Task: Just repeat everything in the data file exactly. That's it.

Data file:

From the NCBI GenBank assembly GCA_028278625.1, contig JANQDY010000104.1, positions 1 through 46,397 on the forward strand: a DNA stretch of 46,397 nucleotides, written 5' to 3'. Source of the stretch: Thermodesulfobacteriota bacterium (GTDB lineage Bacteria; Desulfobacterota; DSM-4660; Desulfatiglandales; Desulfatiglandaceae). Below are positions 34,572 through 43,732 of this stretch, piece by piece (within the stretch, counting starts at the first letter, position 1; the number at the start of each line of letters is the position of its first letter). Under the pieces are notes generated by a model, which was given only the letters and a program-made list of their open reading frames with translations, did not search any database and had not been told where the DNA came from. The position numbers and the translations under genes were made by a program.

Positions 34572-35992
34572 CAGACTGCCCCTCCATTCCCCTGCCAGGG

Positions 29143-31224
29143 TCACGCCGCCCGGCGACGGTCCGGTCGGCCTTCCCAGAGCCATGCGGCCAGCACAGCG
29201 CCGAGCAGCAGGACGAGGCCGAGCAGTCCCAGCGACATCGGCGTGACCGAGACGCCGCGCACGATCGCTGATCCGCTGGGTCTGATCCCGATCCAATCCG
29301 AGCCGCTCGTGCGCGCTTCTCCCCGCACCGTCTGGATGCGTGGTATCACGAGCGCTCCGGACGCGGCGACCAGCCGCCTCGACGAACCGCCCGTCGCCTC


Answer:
From the NCBI GenBank assembly GCA_028278625.1, contig JANQDY010000104.1, positions 1 through 46,397 on the forward strand: a DNA stretch of 46,397 nucleotides, written 5' to 3'. Source of the stretch: Thermodesulfobacteriota bacterium (GTDB lineage Bacteria; Desulfobacterota; DSM-4660; Desulfatiglandales; Desulfatiglandaceae). Below are positions 34,572 through 43,732 of this stretch, piece by piece (within the stretch, counting starts at the first letter, position 1; the number at the start of each line of letters is the position of its first letter). Under the pieces are notes generated by a model, which was given only the letters and a program-made list of their open reading frames with translations, did not search any database and had not been told where the DNA came from. The position numbers and the translations under genes were made by a program.

Positions 34572-35992
34572 CAGACTGCCCCTCCATTCCCCTGCCAGGG

Positions 29143-31224
29143 TCACGCCGCCCGGCGACGGTCCGGTCGGCCTTCCCAGAGCCATGCGGCCAGCACAGCG
29201 CCGAGCAGCAGGACGAGGCCGAGCAGTCCCAGCGACATCGGCGTGACCGAGACGCCGCGCACGATCGCTGATCCGCTGGGTCTGATCCCGATCCAATCCG
29301 AGCCGCTCGTGCGCGCTTCTCCCCGCACCGTCTGGATGCGTGGTATCACGAGCGCTCCGGACGCGGCGACCAGCCGCCTCGACGAACCGCCCGTCGCCTC